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Dental work YAK

G’day; I was very pleased to get the post by Skip Meister on
certain dental techniques, and I am sure I ‘speak’ for many
others when I reckon that he has enlightened quite a lot of us -
and not only we who have never done any casting either. I know
that dental technicians (hate the non-word, “techies”!) do a good
deal more than 'just ’ cast gold fillings and fire up crowns. I
am also (mildly) interested in the casting of vitallium dental
plates, (and in particular knees!) though I don’t think the
latter comes under the ‘dental technician’ umbrella. I believe
the alloy is of cobalt and chromium, and I’m certain that must be
a beast to cast, especially the precision jobs I’ve seen. So,
Skip, how do you go about vitallium casting - what is it’s
melting point for a start and what exactly is the alloy? And
being expensive, extremely durable, bright and shiny and most
certainly non-allergenic, why isn’t it used for jewellery? But
thanks a lot Skip, anyway. Cheers,

   / /    John Burgess, 
  / /
 / //\    @John_Burgess2
/ / \ \

/ (___)

Hi John,

The alloys of which you speak are used in removable bridgework
and also in oral and maxilofacial reconstruction. Vitallium is
a registered name of the Howmedica Corp. but there are a myriad
of similar alloys used. Here are the constituent metals and the
percentages used in various alloys. I got this info from the
U.S. Air Force dental technicians manual available from the U.S.
govt. printing office at a very reasonable cost. It has some
great sections on golds, casting, fabricating etc. in many
instances very valuable to jewelry making.

Here goes:

chromium 20-30%
cobalt 0-60%
nickel 5-60%
molybdenum 4.6-18.5%
tungsten 0-4%
iron 0-5%
manganese 0-0.5%
aluminum 0-0.7%
beryllium 0-1.8%
silicon 0.4-0.7%
carbon 0.2-0.4%

The casting range for these alloys ranges from 1600 degrees F to
over 3000 degrees F. Vitallium is in the 3000 deg. area. These
metals are EXTREMELY hard and are difficult to cast, finish,
and polish. The work is done on a special high speed bench
grinder with a quick change chuck. The work is constantly
dipped in water to cool it, but chrome finishers have calluses
on their fingers that have to be seen to be believed! The
metals cost from $50-$120 per lb. with fairly large 20-40% price
breaks if you buy 20 or more lbs. You need special investments
and the guys I know all use gas fired burnout(a treat on a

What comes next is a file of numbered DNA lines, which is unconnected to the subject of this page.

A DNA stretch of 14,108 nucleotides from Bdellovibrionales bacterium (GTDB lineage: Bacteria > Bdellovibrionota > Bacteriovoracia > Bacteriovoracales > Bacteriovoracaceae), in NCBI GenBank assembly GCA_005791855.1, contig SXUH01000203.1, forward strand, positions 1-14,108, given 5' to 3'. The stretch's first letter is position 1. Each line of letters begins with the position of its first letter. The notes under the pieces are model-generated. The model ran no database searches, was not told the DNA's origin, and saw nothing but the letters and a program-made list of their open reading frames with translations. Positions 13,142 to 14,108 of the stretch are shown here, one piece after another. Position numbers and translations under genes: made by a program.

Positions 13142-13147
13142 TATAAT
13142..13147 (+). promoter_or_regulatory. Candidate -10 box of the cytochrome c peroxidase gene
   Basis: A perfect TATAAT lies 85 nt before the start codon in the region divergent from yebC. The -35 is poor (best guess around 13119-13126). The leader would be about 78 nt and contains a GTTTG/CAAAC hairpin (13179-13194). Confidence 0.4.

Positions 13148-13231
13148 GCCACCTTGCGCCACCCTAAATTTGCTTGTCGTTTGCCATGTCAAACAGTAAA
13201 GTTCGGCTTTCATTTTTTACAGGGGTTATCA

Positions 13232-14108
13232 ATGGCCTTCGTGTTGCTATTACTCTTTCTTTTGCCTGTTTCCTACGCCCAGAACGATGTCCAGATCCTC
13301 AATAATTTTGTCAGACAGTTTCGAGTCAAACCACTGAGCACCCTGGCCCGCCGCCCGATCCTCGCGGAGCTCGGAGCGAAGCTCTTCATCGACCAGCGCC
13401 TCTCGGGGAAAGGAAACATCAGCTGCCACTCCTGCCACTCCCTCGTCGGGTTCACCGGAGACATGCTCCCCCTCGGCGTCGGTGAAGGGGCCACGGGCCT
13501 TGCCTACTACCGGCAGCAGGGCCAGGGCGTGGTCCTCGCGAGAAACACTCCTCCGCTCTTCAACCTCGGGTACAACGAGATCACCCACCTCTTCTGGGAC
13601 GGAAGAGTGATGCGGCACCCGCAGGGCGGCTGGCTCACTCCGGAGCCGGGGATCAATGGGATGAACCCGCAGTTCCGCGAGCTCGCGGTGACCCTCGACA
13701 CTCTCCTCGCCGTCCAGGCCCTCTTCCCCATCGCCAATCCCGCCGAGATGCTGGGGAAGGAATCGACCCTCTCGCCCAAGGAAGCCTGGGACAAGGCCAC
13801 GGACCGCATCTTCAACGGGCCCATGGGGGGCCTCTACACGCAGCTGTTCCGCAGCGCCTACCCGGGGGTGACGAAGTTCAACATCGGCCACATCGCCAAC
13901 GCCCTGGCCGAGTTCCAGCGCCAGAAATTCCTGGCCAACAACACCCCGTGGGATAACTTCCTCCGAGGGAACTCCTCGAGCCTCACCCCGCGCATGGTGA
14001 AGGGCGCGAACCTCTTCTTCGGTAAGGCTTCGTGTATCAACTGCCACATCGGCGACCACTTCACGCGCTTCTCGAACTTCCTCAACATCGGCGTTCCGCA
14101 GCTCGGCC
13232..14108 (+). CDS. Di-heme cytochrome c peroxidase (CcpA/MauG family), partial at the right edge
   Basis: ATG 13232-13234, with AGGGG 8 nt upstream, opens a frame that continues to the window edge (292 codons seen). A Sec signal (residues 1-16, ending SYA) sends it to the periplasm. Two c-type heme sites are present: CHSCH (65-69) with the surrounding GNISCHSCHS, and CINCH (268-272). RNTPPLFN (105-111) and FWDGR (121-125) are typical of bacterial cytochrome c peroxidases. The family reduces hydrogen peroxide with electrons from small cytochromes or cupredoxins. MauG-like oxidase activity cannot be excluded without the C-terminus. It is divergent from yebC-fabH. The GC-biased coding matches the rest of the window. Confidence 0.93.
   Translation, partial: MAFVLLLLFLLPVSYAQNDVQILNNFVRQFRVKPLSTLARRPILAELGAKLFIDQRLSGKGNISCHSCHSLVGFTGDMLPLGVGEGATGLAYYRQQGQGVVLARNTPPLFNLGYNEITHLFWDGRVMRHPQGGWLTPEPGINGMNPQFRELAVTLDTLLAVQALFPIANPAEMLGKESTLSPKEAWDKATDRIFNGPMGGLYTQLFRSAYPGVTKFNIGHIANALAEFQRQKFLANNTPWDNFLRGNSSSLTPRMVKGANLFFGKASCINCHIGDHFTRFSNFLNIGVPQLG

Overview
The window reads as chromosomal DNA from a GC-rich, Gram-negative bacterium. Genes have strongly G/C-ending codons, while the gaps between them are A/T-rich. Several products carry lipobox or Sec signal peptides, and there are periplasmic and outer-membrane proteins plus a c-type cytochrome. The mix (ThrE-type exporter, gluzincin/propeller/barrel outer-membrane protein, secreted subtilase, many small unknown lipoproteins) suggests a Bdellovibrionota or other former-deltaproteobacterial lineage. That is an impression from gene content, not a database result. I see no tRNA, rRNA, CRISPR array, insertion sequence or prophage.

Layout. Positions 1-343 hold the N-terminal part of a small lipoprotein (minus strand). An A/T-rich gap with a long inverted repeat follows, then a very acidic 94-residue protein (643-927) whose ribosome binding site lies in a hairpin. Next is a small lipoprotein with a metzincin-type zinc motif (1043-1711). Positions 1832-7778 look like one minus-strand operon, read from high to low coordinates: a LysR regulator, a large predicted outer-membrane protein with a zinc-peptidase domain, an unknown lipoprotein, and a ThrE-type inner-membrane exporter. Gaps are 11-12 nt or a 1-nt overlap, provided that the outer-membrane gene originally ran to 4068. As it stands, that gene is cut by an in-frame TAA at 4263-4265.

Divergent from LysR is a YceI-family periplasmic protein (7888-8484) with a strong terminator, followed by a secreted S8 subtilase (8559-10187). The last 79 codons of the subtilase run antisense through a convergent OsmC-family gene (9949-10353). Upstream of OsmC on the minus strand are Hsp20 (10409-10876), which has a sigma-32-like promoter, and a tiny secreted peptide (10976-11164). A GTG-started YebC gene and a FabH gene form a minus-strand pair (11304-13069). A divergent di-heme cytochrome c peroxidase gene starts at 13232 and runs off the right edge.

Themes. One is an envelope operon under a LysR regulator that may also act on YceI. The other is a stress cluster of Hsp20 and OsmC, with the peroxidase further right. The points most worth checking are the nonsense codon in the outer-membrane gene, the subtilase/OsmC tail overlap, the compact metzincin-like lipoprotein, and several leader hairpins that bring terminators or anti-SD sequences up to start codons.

sweltering summer day) and cast with oxy/acetylene

I do not do chrome casting. Dental technicians specialize and
are certified in these areas:

  1. Crown and Bridge- Create crowns, bridges, inlays, and onlays
    for all-cast, plastic veneers, and precision attachment
    work(attaches removable bridgework to fixed[glued-in] work
    without the unsightly clasps)

  2. Ceramist- Creates crowns and bridges veneered in dental
    porcelain on a metal sub structure which is sometimes made by
    the ceramist but usually the crown and bridge tech. He also
    makes porcelain inlays, shells and porcelain jacket crowns which
    are made on adapted platinum foil which is removed before

  3. Full Denture- Makes full dentures and usually puts the teeth
    and acrylic(pink stuff) on the removable work.

  4. Partial Denture- designs, waxes and casts removable
    bridgework frames and applies the teeth and the acrylic(most
    techs send the tooth and acrylic work to a denture lab and the
    denture lab usually sends cast palate work to a partial denture

  5. Orthodontic- Wire benders we call them. This is a dying
    specialty due to the new modular orthodontic systems available
    to the orthodontist. There are only a handful of rather large
    labs left now. Chicago once had 30-40 ortho labs. I don’t
    think there is even one left.

  6. Generalist- This is a new specialty that knows a fair amount
    about each specialty but probably can’t handle extensive
    restorative work, complex occlusal problems (crossbites,
    misaligned jaws, etc) precision attachments, etc. They are the
    utility people that can be plugged into busy depts. or fill in
    for vacations, doing the repetitive tasks like model work,
    opaqueing for the ceramist, single all cast crowns, investing
    and casting and such allowing those more skilled in a specialty
    to spend more time on the complex work.

All techs know how to do case prep and model work.

I am a Crown and Bridge and Ceramic tech. These specialties
usually go together as do Denture and Removable but not always.
I don’t use nickel chrome alloys because I’m allergic to nickel.
My skin gets raw, my nose bleeds and my hands crack and bleed
from prolonged exposure.

I hope that this answers your question.



                                  Skip Meister
                                NRA Endowment and